Everyone likes a little pampering now and then, but it can be hard to indulge your decadent whims without blowing your sensible budget. That’s where local specialty schools come in handy. Students perform upscale services for discounted (usually under close supervision by their teachers!). While the services can be quirky, they want to make sure you leave happy. Particularly at schools associated with major brands, it reflects poorly on the brand if you don’t. Chances are good you’ll walk away feeling like you’ve gotten a treat, and so will your wallet.
Haircuts And Color
Hair stylists and colorists need heads to practice on, but to avoid very young, inexperienced students, we look for branded salons in our city or their associated schools. They don’t always advertise their need for models on their websites, so it’s worth calling and asking if they have a training night. For example, Vidal Sassoon posts information about becoming a “cut and color model” at its academies in LA, Miami, Chicago and San Francisco. But its salon in New York has a unadvertised, once-a-week training night where stylists hone advanced techniques. No matter where you go, this isn’t something you pop out to do on your lunch hour. Prepare to spend two hours on a haircut and four or more on a color service. The students might be trying a technique for the first time and they tend work slowly and carefully.
The Deal: Plan to pay $10 to $40 for haircuts and $15 to $50 for color treatments that could easily cost well over $100 or $200, respectively, at the associated salon.
Watch Out: There is often a trick to getting appointments. You might have to wait a few weeks for an opening, or show up at a specific time to make an appointment in person.
Like with haircuts, look to local beauty academies. Better still, look into institutes associated with well-known products and spas for a facial with quality products as well as cutting edge services and extractions.
The Deal: At Aveda Institutes across the country you can get one of their signature facials, which incorporate their all-natural products as well as extras like scalp or foot massages. Services might start at $45 for a 90-minute treatment, compared with roughly twice that amount for a 60-minute treatment at Aveda-associated salons.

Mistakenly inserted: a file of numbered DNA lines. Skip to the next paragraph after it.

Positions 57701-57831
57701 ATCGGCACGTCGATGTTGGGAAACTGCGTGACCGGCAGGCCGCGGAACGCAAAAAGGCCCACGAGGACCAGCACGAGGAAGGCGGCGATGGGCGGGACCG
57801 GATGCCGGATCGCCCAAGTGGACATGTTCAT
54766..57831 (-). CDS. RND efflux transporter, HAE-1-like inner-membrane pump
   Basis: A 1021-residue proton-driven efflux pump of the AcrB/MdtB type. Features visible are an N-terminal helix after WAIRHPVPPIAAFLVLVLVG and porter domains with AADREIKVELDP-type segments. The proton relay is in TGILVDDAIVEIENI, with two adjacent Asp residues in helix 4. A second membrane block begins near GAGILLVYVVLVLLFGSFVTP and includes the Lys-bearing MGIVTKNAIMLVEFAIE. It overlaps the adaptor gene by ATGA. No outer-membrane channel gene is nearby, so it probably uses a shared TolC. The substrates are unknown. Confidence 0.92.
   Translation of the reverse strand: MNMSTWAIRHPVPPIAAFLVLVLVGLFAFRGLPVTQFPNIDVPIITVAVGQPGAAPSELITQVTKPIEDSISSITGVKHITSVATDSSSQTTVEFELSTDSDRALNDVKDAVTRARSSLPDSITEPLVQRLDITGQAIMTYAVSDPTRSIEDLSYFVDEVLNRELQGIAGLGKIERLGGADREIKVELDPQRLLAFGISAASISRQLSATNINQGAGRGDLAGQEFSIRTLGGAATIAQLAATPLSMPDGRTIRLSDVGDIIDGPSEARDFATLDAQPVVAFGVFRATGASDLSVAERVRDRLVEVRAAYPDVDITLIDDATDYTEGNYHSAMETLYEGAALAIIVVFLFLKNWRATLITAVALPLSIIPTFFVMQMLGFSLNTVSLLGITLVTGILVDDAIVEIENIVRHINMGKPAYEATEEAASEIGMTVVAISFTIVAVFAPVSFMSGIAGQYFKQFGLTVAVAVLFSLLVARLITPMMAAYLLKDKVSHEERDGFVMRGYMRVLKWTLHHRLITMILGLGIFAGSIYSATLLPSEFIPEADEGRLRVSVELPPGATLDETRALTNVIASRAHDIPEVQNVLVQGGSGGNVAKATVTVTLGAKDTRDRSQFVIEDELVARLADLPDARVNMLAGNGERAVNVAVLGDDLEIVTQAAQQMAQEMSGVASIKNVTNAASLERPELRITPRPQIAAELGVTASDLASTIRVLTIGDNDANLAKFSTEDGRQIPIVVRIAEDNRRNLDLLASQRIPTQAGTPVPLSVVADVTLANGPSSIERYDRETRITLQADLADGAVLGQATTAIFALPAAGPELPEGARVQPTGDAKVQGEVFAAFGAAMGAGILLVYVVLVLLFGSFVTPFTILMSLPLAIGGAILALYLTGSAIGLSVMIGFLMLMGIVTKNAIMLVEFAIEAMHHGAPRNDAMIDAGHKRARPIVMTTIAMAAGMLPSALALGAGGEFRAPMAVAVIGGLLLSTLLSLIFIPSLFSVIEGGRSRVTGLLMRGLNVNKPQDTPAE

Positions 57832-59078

Watch Out: A teacher will be checking on your student’s technique and progress, and the experience won’t be as zen as it would at a day spa. Also, the extraction process could be fine or a little ouch-inducing, depending on the experience level of your aesthetician.
This is probably the most fail-safe service to get from a student. After all, even an amateur massage is going to be pretty darn good. The best way to get one: Google your nearest city with the terms “massage institute” or “massage therapy school.” When you find one, look on the homepage for a link to their clinic.
The Deal: Plan to pay $30 to $50 for a one-hour massage, a third to half of what you would pay at a day spa.
Watch Out: You might have to bring a doctor’s note the first time you come confirming that you have no heath problems that a massage could aggravate. Again, expect the ambience to be more clinic than day spa.
OK, going under the student needle might seem a little daring, but it’s usually the advanced students who are working in the clinic—think of it as similar to the intern phase of medical school. Often the same schools that teach massage teach acupuncture, too. A Google search for your town with the words "acupuncture" and "institute", "school" or "clinic" will turn up a service provider.
The Deal: Plan on $25 to $50 for services; sometimes follow-ups are a less than the initial visit. The Swedish Institute in New York offers a series of 13 treatments for $360, a deal worth considering if you are dealing with a chronic condition.
Watch Out: It’s worth asking about the experience level of the students in the clinics, just for reassurance. Be prepared to share a lot of medical information, perhaps including the name of your primary physician.
Once you’ve pampered and primped you’re ready for a night out. Local cooking schools often have a restaurant attached. Students learn the logistics of high-end service while you enjoy a haute dinner at burger joint prices. Typically the students run the front of the house while the faculty, or faculty and students together, run the kitchen. Expect a prix fixe deal that features a lot of local and seasonal ingredients and dishes that look pretty.
The Deal: Le Cordon Bleu cooking school has schools in 17 cities across the country, each with a restaurant attached with its own menus and pricing. We tried the one in Portland a few years ago. Our meal at Bleu featured local goodies like hazelnuts and morel mushrooms, and was easily the best dining deal we ever had. Its offerings range from an $11 three-course lunch to a $25 five-course dinner. Try getting a single entrée for that at a stylish restaurant.
Watch Out: Expect the occasional nervous server or minor glitch in service. In Portland, the waitress had such a hard time opening our wine that we actually offered to help her. Speaking of wine, it’s often less of a bargain than the food. Plan to pay the usual local going rate for beer, wine or cocktails.
Tell us in the comments: Have you ever received student luxury services? How did it go?
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